“Heaven is blessed with perfect rest, but the blessing of earth is toil.”  Henry van Dyke

 

These jobs preceded many others over my younger years: tree pruning and topping, fence building, house framing, landscaping, truck driving, asphalting driveways, working in a concrete factory making septic tanks and pipe sections and others.  Not one of them failed to teach me something about work, co workers, bosses and subordinates. They prepared me to manage many lumberyards and commercial construction subcontracting.  We’ve raised a family and four children, educating them to the best of our ability, all enabled by ennobling work. All my jobs led me to a lifelong appreciation and respect for those who earn their way with their hands, their backs, their daily courage and commitment, their diligence and skills. “A hand that’s dirty with honest labor is fit to shake with any neighbor,” rings true to me, bespeaking the dignity of work.

I would be disappointed not to see some exceptions for new or young workers from minimum wage laws that might preclude employers from being able to afford and hire inexperienced, but hopeful employees. Such employment teaches us to show up on time, to respect ourselves, our employers and fellow workers; we learn that faithfulness to small tasks leads to larger ones and the ability for self determination and opportunity.  For this there is no substitute.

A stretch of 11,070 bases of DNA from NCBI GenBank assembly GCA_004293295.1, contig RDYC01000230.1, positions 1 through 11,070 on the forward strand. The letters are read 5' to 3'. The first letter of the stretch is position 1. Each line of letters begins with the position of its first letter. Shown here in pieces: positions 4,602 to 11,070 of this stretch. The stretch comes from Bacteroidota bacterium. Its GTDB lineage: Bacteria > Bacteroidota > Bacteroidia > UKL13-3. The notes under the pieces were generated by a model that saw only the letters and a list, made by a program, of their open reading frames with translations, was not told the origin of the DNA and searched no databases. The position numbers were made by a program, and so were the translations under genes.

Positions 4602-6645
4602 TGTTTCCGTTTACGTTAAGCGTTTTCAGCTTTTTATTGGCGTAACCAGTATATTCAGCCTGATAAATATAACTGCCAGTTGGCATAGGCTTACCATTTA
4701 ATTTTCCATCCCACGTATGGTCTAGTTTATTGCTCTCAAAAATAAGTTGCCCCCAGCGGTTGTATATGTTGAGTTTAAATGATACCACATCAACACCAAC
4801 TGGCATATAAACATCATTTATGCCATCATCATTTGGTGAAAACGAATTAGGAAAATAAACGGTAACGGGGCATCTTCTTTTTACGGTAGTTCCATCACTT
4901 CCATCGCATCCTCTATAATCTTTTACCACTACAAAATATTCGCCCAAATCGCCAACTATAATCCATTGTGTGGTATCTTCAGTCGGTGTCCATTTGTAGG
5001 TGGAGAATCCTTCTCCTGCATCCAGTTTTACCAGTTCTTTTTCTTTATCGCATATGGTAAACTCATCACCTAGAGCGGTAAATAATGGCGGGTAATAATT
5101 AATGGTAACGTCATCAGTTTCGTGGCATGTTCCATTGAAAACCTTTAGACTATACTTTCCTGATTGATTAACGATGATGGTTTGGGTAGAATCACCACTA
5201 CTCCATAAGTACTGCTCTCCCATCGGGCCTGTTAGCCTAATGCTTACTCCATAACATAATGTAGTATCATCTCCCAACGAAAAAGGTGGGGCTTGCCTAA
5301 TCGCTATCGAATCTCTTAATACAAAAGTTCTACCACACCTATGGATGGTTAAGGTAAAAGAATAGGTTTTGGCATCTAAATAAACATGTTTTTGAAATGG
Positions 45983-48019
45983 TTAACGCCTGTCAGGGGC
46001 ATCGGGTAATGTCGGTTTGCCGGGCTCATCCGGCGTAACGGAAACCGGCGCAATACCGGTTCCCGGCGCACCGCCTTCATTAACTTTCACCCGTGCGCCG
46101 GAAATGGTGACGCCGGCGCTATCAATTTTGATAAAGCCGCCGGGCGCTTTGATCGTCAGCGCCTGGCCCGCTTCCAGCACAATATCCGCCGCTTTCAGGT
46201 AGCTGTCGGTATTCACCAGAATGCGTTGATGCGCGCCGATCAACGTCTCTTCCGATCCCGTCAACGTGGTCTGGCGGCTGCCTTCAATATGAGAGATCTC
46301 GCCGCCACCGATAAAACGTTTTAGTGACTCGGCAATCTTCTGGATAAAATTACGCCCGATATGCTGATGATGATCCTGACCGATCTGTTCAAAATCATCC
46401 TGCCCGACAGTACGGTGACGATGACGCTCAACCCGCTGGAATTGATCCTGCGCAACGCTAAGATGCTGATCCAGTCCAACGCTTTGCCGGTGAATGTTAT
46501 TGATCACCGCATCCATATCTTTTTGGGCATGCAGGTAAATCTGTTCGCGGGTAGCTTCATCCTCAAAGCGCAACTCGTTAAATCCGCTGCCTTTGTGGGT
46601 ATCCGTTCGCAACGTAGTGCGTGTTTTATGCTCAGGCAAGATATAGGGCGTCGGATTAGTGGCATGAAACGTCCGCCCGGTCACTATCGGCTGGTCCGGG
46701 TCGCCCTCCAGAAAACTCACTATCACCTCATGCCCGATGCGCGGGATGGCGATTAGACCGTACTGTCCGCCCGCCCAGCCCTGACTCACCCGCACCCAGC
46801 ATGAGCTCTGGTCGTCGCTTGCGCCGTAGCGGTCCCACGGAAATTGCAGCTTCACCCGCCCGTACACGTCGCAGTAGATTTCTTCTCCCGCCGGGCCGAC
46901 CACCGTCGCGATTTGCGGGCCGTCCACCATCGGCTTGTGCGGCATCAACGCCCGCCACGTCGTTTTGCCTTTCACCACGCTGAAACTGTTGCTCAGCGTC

“To labor is to pray.”  Motto of the Benedictines

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Harkening

“It is from numberless diverse acts of courage and belief that human history is shaped each time a man stands up for an ideal or acts to improve the lot of others or strikes out against injustice he sends forth a tiny ripple of hope.” From Robert Kennedy’s gravesite at Arlington from his speech in South Africa.